In the Humera district there is one growing season a year in the case of sesame. Precious Mugazda adds that the north of Ethiopia, near the border with Sudan, is very hot and dry (picture on left), ideal conditions for cropping sesame, especially as at sowing time at the beginning of the year there is enough moisture for germination and growth (picture below right). After harvesting, however, it is so dry that a second sowing is not possible. The crop will mature in only 90 days. At the moment, the farmers harvest about 500 kg per hectare, whereas double that amount is the norm in other farming areas. This should change as cropping methods and training improve. Mugazda emphasises another positive effect of the sesame project: in the sparsely populated lowlands, it provides a source of income and is helpful to the government that is planning to settle people there from the highlands. At harvest time the project already needs around 3,000 seasonal workers, because it is important to harvest quickly – over-ripe sesame falls to the ground and is lost.
“Selet is anticipating a harvest of 2,000 t in the first year, and the factory has a capacity of 10,000 t a year,” Mugazda explains. Sesame for inclusion in organic products is in demand all over the world. The planned capacity of the sesame project is in keeping with demand worldwide: Europe, the USA and Japan will almost certainly be the main customers. “In the next few years, this project will set new growth records for Tradin,” Heiko Grobecker confidently predicts. He says that trading 2,000 t is not a problem, although marketing up to 10,000 t will be a challenge. His solution: “We’ve got to keep up with the growth.” And we don’t need to force up the growth, either. “The Japanese are desperate to get our quality product.”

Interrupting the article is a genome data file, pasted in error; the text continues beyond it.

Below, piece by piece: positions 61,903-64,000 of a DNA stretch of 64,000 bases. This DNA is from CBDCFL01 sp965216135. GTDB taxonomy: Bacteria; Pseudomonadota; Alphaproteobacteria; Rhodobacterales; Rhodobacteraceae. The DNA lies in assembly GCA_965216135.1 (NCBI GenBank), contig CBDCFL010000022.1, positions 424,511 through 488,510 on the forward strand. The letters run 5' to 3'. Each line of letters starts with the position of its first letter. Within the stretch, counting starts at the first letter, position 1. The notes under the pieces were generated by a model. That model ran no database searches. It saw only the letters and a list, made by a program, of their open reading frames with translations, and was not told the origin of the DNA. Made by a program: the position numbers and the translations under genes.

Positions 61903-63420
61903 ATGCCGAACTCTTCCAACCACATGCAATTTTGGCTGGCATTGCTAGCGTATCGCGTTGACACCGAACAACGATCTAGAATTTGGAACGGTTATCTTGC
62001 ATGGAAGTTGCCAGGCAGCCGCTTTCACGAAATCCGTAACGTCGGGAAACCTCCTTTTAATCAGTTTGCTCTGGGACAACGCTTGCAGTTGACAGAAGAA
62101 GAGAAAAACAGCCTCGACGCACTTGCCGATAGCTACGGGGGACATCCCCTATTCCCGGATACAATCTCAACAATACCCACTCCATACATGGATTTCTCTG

Ethiopia has a lot to offer. The next crops that are planned are pulses, various beans and lentils. Mung beans, for example, are already being grown in rotation with sesame. Pulses are traditional crops in Ethiopia, that used to export them on a large scale. In this region millet was the crop that usually followed sesame; in other regions it was maize and the ancient Ethiopian grain variety called teff (exports not permitted). Along with others, Precious Mugazda has implemented the project. Her job is to develop new projects for Tradin in Africa as a whole and not just in Ethiopia. For example, she is already thinking about new locations and future projects for more varieties of beans and lentils.
This young agricultural engineer opted for the organic sector because she can see that organic agriculture offers many poor small farmers and their families the opportunity to raise their standard of living. Moreover, she is convinced that it is agriculture without chemicals that will determine the future of the planet. In her view, in many cases in Africa the transition from traditional farming to organic agriculture is only a short step. Moreover, there is great potential for producing crops in a healthier and more environmentally friendly way, increasing yields with the right methods and increasing incomes with organics that sell for a higher price. The next project, that is already planned and will be implemented by Precious Mugazda for Tradin, will be growing groundnuts in Zambia. Tradin is also interested in moving into organic cotton on account of the boom in this sector. It may be that cotton can be used as a rotation crop on the sesame fields.
|Tradin is focusing on its own projects worldwide
The company was founded at the end of the 1970s by Wim Rabbie and Gerard Versteegh, and it trades exclusively in certified organic raw materials and basic commodities. The network of the Amsterdam enterprise’s own companies stretches from China, Thailand, Ethiopia and Serbia to Mexico. There are also farm projects under the management of Tradin in, for example, Bulgaria, Ghana, the Philippines and Vietnam. Approximately 70 % of the goods traded by Tradin come from these projects. In China alone around 8,000 farms and numerous local processing facilities operate for Tradin. The worldwide sourcing strategy guarantees very high quality and good availability, as well as fair prices without the middleman. Tradin concentrates on sourcing and trading and has no part in further processing, packing or brand policy. The variety of traded products is huge, ranging from grain, seeds and pulses, oils and fats, nuts and all manner of dried fruits to cocoa, coffee, sugar, sweeteners, purees, juices and frozen fruit and vegetables. As well as having its headquarters in Holland, Tradin has offices in Germany, France, the USA, Thailand and China.